38. Warren R et al: Immune abnormalities in patients with autism. J. Autism Develop Dis, 1986; 16: 189-197. 39. Warren PP at al: Reduced natural killer cell activity in autism. J Am Acad Child Phychol, 1987; 26: 333-335. 40. Waizman A et al: Abnormal immune response to brain tissue antigen in the syndrome of autism. Am J Psych, 1982; 139: 1462-1465. 41. Yonk LJ et al: D4+ per T cell depression in autism. Immunol Lett, 1990; 35: 341-346. 42. Wakefield AJ and Montgomery SM: Autism, viral infection and measles, mumps, rubella vaccination. Israeli Med Assoc J, 1999; 1: 183-187. 43. Horrobin DF, Glen AM, Vaddadi K: The membrane hypothesis of schizophrenia. Schiz Res, 1994; 18: 195-207. 44. Wilson K, Moore L, Patel M, Permoad P: Suppression of potential pathogens by a defined colonic microflora. Microb Ecol in Health & Dis, 1988; 1: 237-43. 45. Samonis G et al: Prospective evaluation of the impact of broad-spectrum antibiotics on the yeast flora of the human gut. Eur J Clin Microbiol Infect Dis, 1994; 13: 665-7. 46. Rimland B: New hope for safe and effective treatments for autism. Autism Res Rev Int, 1994; 8:3. 47. Bolte ER,): Autism and Clostridium tetani. Medical Hypothesis. 1998; 51(2): 133- 144. 48. Reichelt K et al: Biologically active peptide-containing fractions in schizophrenia and childhood autism. Adv Biochem Psychopharmacol, 1981; 28: 627-47. 49. Reichelt K et al: Gluten, milk proteins and autism: dietary intervention effects on behaviour and peptide secretions. J Appl Nutr, 1990; 42: 1-11. 50. Macfarlane GT, Cummings JH: Probiotics and prebiotics: can regulating the activities of intestinal bacteria benefit health? (Review) (48 refs). BMJ, 1999 April; 318: 999-1003. 51. Ward NI: Assessment of clinical factors in relation to child hyperactivity. J Nutr Environ Med, 1997; Vol 7: 333-342.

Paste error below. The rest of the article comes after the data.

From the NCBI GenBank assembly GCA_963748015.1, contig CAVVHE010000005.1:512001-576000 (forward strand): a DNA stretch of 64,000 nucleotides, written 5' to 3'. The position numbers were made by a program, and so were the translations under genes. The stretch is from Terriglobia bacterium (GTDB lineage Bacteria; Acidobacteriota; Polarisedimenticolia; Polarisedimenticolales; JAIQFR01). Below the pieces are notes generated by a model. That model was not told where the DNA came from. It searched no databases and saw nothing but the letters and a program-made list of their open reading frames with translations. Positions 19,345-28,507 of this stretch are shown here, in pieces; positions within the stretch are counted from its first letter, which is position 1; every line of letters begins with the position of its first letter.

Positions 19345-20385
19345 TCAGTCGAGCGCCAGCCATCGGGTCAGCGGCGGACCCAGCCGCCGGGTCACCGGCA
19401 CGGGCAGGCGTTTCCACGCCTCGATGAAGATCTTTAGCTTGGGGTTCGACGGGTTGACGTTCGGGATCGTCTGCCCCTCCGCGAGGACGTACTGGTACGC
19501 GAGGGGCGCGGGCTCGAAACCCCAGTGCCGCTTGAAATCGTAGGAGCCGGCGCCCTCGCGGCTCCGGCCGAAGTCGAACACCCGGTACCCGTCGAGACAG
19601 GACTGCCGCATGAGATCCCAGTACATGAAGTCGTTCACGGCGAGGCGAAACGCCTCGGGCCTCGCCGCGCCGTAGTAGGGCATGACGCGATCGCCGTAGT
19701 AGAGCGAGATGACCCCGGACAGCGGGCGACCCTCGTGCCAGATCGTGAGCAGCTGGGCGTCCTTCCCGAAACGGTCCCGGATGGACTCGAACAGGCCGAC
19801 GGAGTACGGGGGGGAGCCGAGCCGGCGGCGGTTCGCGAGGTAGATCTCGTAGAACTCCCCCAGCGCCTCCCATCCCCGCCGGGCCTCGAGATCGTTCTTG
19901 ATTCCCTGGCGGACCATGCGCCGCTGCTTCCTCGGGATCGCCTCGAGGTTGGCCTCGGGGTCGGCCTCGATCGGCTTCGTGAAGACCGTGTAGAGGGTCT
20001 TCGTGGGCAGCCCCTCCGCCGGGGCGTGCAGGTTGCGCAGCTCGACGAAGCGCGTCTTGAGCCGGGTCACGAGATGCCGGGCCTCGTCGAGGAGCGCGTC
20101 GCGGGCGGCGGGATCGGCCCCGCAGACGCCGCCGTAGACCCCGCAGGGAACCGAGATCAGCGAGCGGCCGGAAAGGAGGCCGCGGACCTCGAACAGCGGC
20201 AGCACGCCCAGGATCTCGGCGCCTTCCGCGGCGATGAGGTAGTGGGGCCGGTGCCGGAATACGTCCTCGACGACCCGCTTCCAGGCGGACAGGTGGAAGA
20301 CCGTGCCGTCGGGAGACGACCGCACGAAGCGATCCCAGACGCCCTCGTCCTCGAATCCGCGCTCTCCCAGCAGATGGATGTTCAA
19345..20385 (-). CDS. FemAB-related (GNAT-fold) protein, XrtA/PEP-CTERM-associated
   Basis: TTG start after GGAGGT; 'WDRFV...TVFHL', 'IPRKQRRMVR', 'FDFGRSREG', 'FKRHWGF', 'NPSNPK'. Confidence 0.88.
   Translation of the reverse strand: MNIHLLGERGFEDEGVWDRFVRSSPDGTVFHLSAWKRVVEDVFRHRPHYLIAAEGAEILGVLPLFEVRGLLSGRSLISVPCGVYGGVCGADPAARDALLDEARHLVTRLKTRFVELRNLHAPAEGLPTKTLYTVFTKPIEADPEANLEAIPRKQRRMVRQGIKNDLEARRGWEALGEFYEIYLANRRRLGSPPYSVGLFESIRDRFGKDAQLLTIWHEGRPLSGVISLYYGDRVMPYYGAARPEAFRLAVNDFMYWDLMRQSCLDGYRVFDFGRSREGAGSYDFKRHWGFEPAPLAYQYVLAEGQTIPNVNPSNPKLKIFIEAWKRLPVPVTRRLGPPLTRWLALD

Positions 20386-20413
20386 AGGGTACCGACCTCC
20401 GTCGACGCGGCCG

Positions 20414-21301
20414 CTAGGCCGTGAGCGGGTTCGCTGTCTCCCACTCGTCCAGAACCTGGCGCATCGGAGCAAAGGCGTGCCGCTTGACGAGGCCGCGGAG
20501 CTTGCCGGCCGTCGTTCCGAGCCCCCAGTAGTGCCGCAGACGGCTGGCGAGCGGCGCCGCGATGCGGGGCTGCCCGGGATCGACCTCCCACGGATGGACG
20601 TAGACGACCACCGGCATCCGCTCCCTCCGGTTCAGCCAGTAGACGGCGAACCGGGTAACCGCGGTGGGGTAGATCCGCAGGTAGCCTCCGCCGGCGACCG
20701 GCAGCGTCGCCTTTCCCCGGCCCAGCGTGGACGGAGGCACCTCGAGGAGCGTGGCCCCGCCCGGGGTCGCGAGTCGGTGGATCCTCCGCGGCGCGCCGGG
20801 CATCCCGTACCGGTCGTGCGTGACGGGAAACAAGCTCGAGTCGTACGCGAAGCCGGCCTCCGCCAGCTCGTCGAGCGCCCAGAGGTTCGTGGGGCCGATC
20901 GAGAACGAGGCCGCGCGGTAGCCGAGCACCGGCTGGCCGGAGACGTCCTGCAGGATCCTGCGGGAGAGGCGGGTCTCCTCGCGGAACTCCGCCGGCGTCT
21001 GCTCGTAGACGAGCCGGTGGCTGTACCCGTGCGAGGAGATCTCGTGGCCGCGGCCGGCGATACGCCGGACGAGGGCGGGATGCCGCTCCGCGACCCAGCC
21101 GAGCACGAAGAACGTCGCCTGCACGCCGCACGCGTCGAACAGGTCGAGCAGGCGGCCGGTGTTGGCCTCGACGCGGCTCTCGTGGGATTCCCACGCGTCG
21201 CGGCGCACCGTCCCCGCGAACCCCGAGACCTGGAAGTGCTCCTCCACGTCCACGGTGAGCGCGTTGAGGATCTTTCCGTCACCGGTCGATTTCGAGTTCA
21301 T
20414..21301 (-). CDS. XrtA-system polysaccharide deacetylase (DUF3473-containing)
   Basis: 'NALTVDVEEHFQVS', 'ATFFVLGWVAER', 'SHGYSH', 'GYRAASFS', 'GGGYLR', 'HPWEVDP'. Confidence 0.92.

Comments


bottom of page